Kitchen flooring

28 Apr 2016
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United Kingdom
We have recently moved into a 1960's mews house. Previous owner laid a tiled kitchen floor which is now scuffed and several broken tiles and some creaking ones near the sink area and under the fridge. I am uncertain whether to replace with ceramic tiles or with a laminate wood flooring. The floor is presently cold. My daughter swears by laminate!
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I really like stone/tile effect vinyl flooring. Looks just like the real thing, but is so much softer and warmer.
Its a matter of personal choice. There's a growing trend towards laminate or wood in kitchens in spite of the possible consequences from spillage and leaks. Or Karndean as (I think) suggested above although its expensive.
I've got Grant Westfield Twin Stick in my kitchen and bathroom - it's lovely (and waterproof) and very realistic looking (I've got the oak planks) but you can get tile effect as well.

The only problem I've got is since I got my new tumble dryer, the heat from the bottom of it is causing a bit of a bubble but it's not noticeable
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Laminate can be cold, but not as bad as tiles are. But the problem with laminate, is that if it's not waterproof, or waterproofed by the installer, then the first leak from the washing machine etc, will completely ruin it. Have you thought about bamboo planking.
Thank you for your suggestions. The washing machine and dishwasher are in the kitchen. The tumble dryer in a back room. I hadnt considered spillage. I usually have a carpet/mat at the basin area. I know that tiles can also lift if there is a lot of water around and they are not sealed underneath or grouted properly.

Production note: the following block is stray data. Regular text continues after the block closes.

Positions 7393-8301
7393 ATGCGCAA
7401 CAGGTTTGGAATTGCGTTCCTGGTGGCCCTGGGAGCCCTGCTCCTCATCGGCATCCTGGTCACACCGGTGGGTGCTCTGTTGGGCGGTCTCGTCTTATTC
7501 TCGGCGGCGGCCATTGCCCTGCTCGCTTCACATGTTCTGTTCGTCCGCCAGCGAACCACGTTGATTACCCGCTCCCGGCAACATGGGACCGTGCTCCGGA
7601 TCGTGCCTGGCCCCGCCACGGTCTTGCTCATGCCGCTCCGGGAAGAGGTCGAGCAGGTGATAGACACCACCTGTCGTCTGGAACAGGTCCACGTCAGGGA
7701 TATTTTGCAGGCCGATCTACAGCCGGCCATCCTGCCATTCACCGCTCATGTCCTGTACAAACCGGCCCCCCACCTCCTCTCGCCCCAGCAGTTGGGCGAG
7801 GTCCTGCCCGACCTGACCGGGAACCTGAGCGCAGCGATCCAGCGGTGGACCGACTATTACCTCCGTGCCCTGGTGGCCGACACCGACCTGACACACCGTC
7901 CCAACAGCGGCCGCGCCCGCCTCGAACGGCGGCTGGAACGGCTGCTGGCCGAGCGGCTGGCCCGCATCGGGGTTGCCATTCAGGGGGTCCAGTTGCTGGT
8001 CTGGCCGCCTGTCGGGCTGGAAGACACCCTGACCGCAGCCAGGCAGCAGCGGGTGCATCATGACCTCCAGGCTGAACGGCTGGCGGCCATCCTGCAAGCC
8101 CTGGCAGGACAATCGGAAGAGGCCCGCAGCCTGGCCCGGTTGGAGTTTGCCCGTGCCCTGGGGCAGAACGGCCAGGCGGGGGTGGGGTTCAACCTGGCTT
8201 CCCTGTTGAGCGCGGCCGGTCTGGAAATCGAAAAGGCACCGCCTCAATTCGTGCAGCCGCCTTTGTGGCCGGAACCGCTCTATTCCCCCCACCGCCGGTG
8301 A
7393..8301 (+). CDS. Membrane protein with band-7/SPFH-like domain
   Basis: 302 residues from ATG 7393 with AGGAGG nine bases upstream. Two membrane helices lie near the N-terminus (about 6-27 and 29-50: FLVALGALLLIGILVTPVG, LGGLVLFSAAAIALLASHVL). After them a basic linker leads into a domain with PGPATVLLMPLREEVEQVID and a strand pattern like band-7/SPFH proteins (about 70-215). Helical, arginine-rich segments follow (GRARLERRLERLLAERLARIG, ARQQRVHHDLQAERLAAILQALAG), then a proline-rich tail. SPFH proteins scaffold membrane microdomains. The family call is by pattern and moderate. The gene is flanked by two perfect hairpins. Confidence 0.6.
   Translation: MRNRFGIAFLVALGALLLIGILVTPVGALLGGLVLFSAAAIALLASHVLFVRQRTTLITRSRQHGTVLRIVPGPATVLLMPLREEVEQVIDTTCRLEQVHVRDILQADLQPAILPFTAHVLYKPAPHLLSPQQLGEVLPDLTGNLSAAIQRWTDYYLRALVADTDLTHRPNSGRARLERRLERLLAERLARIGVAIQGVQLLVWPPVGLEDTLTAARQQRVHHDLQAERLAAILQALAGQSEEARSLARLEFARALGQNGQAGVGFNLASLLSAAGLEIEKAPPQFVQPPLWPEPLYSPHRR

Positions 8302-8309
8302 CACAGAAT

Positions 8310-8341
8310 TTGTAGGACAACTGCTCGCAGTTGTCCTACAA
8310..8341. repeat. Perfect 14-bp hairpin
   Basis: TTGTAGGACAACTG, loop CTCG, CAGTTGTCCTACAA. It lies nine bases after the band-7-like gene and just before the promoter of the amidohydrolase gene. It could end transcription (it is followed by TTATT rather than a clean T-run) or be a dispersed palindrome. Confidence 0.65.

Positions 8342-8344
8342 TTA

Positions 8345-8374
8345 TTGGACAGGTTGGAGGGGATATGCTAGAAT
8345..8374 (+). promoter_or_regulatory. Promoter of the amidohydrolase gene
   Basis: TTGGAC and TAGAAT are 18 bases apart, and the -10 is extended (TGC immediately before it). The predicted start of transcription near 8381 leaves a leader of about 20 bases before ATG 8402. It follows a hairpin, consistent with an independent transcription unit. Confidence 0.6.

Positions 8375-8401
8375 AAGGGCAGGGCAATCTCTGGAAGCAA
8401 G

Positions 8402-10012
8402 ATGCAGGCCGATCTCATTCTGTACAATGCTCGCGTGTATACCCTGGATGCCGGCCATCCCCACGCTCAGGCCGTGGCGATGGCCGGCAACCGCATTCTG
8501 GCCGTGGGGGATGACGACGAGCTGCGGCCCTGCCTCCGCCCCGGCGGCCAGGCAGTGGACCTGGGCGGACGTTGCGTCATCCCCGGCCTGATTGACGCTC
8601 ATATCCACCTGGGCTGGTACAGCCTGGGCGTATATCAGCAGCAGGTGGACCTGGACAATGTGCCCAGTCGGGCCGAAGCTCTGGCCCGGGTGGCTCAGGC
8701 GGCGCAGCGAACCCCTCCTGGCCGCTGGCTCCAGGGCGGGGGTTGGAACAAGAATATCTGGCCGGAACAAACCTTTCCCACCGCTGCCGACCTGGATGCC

Tiles will always be grouted, so unless you've got a flood that last a couple of weeks, there shouldn't be a problem. B&Q have a new click vinyl flooring system that might suit your requirments
Many thanks. We are newly arrived in UK from Zimbabwe and building is so different here. We were brick and concrete under tile. As it is a moderate 20 to 30C all year round we had ceramic and porcelin tiles through out our house which can be wiped over for cleaning and dust.
Some UK houses have solid concrete floors, which are safe to tile though in older houses, or if defective, they may be cold and/or damp. At extra expense they can be heated.

Other UK houses have wooden floors. These are not totally rigid so it is more difficult (though not impossible) to lay tiles without them cracking. If there are pipes or cables underneath homeowners dislike breaking up the tiles for repairs or alterations.

Some houses have chipboard floors. This material is complete rubbish and will not withstand damp, so has a short life in rooms that contain water. It is used because it is cheap and will usually last until the house is sold.

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